How To Turn Your Life Into A Garden And Nurture It

Garden work must be the pit of hell. That and ironing. I really dislike gardening. No, I loathe gardening. And it just never stops. Pulling out weeds, trimming bushes, mowing the lawn. It’s like having my fingernails pulled out. I work my ass off repeatedly, only for it to disappear after a few weeks under the next wave of undergrowth.

Garden work tends to be put off for as long as possible, until such time that it is absolutely necessary to do it. Normally, that results in a long, tiresome day of dirt, cuts, and insect bites.

But at the end of the day, the garden (or at least a patch of it) looks amazing. I feel a genuine sense of achievement knowing that it was I who accomplished it.

And living our life is extremely similar.

Imagine your life as a garden. There are trees, grass, flowers, anything you want. This takes maintenance. In life, as in our garden, we are continually met with weeds and grass that we have to remove and trim. We have beautiful plants that we care and cultivate for. Eventually guiding them to blossom with great pride.

The constant pruning and cultivating of the entire spectrum of fauna and flora is a reminder of what we constantly need to do in our own lives. The continual effort to remember to be healthy, to build strong relationships, and to keep our lives in order.

The way I attack my garden is definitely not the way to go about it in life. One fell swoop every now and again will simply overwhelm you and the people in your life. Sometimes a big clean-up of our life garden is required, but it won’t help any situation or person to do this often. It creates stress for you, as well as confusion for the people in your life.

Performing small tasks consistently will take a load of pressure off further down the line. Instead of tackling an entire wall of weeds today, why not decide to only do a metre, and another next week, and so on.

As in life, you won’t be able to overcome a massive mountain of bad habits, bad influences, or repair relationships instantaneously. Take it one step at a time. You can’t change it all right now, but you can change one thing right now. That can be anything from choosing not to eat that chocolate bar, to picking up the phone to repair a broken relationship. Slowly, but surely, you will change one aspect at a time.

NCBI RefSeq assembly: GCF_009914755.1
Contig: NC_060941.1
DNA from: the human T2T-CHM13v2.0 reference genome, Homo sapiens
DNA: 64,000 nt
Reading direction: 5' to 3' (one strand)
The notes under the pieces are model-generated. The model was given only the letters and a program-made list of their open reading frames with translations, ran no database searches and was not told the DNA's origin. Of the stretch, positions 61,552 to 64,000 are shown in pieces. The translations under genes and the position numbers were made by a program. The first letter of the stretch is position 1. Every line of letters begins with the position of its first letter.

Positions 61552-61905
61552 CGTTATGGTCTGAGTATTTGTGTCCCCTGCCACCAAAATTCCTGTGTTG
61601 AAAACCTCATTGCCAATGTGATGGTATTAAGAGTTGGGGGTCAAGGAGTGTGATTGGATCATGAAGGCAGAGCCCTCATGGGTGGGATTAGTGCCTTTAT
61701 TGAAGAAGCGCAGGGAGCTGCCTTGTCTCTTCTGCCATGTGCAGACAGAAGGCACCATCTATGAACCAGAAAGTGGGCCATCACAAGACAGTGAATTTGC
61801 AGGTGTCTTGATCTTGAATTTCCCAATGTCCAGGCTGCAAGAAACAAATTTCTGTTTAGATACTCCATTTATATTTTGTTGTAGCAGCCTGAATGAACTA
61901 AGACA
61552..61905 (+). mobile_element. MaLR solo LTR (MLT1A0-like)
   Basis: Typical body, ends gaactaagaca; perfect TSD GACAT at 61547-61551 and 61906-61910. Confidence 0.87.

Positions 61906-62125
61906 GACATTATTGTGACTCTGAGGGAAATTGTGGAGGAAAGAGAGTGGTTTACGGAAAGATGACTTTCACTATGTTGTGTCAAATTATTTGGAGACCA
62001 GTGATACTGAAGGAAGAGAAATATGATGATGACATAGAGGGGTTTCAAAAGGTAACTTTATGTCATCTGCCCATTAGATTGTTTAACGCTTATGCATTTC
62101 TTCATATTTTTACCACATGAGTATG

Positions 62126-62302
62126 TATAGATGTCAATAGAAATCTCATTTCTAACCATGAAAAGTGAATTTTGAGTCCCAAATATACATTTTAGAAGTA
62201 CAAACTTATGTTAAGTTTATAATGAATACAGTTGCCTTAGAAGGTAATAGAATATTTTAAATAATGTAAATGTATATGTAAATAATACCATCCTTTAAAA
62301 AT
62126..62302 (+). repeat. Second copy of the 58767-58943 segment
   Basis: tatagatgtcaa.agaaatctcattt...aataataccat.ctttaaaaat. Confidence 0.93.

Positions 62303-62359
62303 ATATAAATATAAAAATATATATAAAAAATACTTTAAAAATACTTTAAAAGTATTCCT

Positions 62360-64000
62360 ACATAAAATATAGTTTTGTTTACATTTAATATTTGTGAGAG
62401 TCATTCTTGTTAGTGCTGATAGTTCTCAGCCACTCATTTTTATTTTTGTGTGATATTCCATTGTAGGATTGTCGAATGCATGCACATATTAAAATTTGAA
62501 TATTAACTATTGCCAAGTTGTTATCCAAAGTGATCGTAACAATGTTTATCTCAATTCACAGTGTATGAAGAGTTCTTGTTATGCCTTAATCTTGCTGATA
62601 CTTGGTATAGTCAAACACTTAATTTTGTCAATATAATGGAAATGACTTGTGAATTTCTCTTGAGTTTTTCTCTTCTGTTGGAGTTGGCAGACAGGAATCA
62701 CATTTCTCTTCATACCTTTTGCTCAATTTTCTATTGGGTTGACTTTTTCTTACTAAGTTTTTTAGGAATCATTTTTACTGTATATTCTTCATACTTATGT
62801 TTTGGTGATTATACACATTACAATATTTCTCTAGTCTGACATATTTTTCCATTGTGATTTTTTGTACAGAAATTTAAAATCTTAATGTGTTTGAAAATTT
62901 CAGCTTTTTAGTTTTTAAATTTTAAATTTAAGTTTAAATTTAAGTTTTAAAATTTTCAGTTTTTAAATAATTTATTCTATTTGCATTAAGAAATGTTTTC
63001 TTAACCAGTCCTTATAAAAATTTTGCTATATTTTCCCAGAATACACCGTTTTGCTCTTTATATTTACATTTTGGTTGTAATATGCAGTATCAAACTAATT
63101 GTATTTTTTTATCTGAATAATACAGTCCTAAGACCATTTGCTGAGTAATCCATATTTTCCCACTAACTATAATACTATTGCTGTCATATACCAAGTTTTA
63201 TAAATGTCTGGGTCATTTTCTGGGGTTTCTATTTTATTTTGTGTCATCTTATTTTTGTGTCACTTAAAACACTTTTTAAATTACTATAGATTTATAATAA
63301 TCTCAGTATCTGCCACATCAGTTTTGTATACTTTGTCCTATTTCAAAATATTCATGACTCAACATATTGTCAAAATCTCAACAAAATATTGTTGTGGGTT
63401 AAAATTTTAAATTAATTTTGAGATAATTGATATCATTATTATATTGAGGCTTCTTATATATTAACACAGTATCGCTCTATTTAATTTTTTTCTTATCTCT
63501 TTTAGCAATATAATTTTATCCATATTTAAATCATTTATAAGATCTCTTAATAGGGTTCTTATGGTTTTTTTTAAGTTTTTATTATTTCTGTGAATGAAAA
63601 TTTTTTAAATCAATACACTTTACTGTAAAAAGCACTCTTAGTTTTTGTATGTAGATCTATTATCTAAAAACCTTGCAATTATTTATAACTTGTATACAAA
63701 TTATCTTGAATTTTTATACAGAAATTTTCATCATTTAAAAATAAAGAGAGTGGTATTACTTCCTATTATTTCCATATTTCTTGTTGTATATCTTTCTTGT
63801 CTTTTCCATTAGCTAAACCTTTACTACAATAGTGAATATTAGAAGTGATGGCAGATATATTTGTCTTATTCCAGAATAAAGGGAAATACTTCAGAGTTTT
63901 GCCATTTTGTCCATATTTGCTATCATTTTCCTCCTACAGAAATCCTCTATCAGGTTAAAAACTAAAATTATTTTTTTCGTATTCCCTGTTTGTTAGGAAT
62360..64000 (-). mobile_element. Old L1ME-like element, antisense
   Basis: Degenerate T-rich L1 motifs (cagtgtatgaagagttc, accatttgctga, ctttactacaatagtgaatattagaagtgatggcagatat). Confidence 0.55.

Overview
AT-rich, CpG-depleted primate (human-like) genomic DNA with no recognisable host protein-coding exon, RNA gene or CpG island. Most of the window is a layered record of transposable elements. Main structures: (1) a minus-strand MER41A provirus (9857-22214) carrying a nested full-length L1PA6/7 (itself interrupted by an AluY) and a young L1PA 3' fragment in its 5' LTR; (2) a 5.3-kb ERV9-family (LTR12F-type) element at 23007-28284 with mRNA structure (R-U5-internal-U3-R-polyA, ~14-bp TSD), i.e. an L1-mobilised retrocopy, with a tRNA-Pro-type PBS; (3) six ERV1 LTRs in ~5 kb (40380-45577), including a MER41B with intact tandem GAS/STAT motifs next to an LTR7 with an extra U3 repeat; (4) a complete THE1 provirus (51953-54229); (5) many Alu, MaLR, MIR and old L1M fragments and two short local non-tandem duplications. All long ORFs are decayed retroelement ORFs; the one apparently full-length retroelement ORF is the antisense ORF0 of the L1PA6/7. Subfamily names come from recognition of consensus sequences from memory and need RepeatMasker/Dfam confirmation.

After working on your life garden for a while, you will notice the difference. When you look back at how your life garden maintenance has progressed, something amazing happens. You remember where you started, how shabby your garden looked. You can see your current progress, and how it is starting to take shape. And you see how your life garden could look.

You start to realise that things can change. They can get better. And they are achievable.

My life (and real) garden certainly isn’t perfect. There is a lot of maintenance and cleaning I have yet to perform. But, today I managed to make one corner of my garden look amazing. And it feels good.

Tomorrow, I will tackle another section, and that will look fantastic too. Yes, I know I will have to come back to the corner I finished today, but that is what life is.

There is no quick fix solution to anything in life. It takes grit, dedication, and many many boring hours of labour.

In the end, your life garden will reflect the amount of work you have put into it. The blood, sweat, and tears will pay off in the end.

How is your garden looking today? Any plans for tomorrow? I am interested in your response.

Why You Will Never Be Good Enough

No matter how hard you try, how hard you work, or how much you love. It will never be enough. There will always be something to work towards, somebody who isn’t loving you back, someone’s expectations you have not met. Something that is just not good enough.

Humans have lived through the ages continually striving for perfection. Repeatedly trying to be the best, beat the odds, and overcome obstacles. Even today we have yet to reach perfection in anything. There is no perfect energy solution, no perfect car, no perfect human.

Perfection is also unachievable when it comes to respect, love, and appreciation of other people. Whether it be your partner, business associate, or friend – there will always be something about you that just isn’t good enough. Think about yourself and how you look with disdain (albeit only slight) at others. The tea they made for you was too weak, they are never on time, or they drive too slow.